Why Kids Are Angrier Right Now, And What Parents Can Do About It

Some children are coping with their Covid-19 anxiety with aggressive behaviour. Here's how to help your kid cope.
Anger is just one of the not-so-subtle ways your kids are showing their coronavirus anxiety.
Dobrila Vignjevic via Getty Images
Anger is just one of the not-so-subtle ways your kids are showing their coronavirus anxiety.

There’s no doubt the coronavirus pandemic has impacted our behaviours and mental health in a variety of telling ways. Kids are clearly feeling the stress of the moment; some are becoming clingier and others are regressing in various behaviours, from bed-wetting to sleep struggles. One of the more disturbing and frustrating behavioural changes might also be anger.

Some kids might have been prone to tantrums or other aggressive behaviour pre-lockdown, while others might be experiencing a newfound inability to self-regulate. So what’s “normal” among kids right now?

“Yes, kids are angry,” said Becky Kennedy, a New York-based clinical psychologist who also has an action-backed Instagram account @drbeckyathome. “They are angry that their worlds have been turned upside down; they are angry that they can’t see their friends and attend real school; they are angry that their parents are around more than ever but are stressed and unavailable most of the time. None of this is a parent’s fault and yet, still, children have the right to be angry about all of these things.”

So how do you go about addressing it, especially when you’re so drained from your working/parenting/teacher/camp counsellor role? Kennedy and two other experts offered HuffPost insights about what’s going on and what you can do about it.

First, Understand It

The experts all reiterated that it’s important to be in touch with both your own and your child’s emotions. As Michelle Borba, an author and educational psychologist based in Palm Springs, California, told the “Today Show” in mid-May, “If you name it, it starts to reduce it.”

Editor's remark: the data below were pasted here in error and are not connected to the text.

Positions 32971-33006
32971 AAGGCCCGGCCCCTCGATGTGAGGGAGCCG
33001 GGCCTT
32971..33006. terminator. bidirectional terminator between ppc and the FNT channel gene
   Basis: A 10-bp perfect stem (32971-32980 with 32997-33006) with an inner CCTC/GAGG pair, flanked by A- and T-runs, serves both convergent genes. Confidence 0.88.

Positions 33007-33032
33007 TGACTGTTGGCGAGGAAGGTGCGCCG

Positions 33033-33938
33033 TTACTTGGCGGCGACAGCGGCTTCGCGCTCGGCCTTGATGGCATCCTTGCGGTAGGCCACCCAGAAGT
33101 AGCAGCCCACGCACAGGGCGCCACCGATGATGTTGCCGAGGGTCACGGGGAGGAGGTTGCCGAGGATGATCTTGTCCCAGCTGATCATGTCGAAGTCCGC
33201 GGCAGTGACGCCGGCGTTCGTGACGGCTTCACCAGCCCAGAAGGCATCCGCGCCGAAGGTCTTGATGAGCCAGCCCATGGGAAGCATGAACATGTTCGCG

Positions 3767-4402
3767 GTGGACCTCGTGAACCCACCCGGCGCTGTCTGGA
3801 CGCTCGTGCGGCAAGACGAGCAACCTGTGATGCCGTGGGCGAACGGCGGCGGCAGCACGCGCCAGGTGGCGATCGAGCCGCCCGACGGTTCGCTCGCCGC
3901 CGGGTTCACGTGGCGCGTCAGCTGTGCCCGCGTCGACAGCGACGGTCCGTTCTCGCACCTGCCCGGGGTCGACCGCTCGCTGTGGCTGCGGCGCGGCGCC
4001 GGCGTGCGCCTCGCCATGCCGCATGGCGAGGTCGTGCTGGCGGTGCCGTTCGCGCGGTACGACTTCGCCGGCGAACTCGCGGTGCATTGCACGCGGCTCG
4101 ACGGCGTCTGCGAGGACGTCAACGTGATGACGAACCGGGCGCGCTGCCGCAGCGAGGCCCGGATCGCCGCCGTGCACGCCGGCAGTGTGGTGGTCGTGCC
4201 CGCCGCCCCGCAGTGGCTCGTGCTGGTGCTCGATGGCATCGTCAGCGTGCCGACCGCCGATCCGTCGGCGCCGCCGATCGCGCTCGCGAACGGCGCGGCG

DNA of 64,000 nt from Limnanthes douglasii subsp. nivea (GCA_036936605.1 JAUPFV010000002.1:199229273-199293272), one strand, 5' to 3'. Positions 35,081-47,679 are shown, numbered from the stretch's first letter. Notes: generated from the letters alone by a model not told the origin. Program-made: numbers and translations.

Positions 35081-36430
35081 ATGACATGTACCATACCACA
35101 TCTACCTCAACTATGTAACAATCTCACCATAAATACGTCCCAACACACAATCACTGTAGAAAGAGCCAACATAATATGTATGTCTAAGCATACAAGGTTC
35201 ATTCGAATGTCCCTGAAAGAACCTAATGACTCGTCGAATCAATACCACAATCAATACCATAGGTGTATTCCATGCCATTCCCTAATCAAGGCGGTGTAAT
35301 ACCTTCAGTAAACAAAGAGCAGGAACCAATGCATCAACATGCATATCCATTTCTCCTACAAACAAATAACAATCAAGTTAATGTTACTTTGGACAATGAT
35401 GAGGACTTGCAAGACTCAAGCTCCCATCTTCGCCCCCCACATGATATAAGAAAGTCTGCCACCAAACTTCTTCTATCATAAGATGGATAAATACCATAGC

Instead of categorising behaviour by what’s “normal” and “abnormal,” focus on the connection with your child and what’s happening at that moment, Kennedy said. The first step to change is awareness, echoed Borba.

After all, kids are stressed. Before the pandemic, one-third of kids suffered from stress. As Borba told HuffPost, “A crisis never improves mental health.”

Underneath the anger is usually a slew of emotions, in particular worry, hurt, fear, sadness, loss and confusion. “What’s critical to helping anyone with anger is separating angry behaviour or remarks from the underlying feelings. This, over time, helps a child differentiate feelings from behaviour and helps a child learn to pause in reaction to one of these more vulnerable feelings rather than immediately convert the energy of the feeling into anger that explodes out of us,” Kennedy said.

What To Say and Do

The good news is that we can help our children unwind their anger and understand it. While you can help your child mid-outburst, better emotion regulation skills are built while they’re not under stress, so try post-freakout.

If you’re still quarantining, Kennedy suggested creating lists with your family of “Things That Have Changed” (inability to see friends, no school, etc.) and “Things That Have Stayed The Same” (breakfast is always served at 7 a.m., for instance). Respond to your kid’s lists by explaining the emotion behind what they take note of. Say, “Yea, it makes sense you’re sad, you love your friends and can’t see them,” or “I know you want to see Mommy more than you do. I am home but I am also working and that must be so frustrating to you. I know you wish I could be with you all the time; it’s true, I can’t, but I do understand that and you’re allowed to be mad about it.”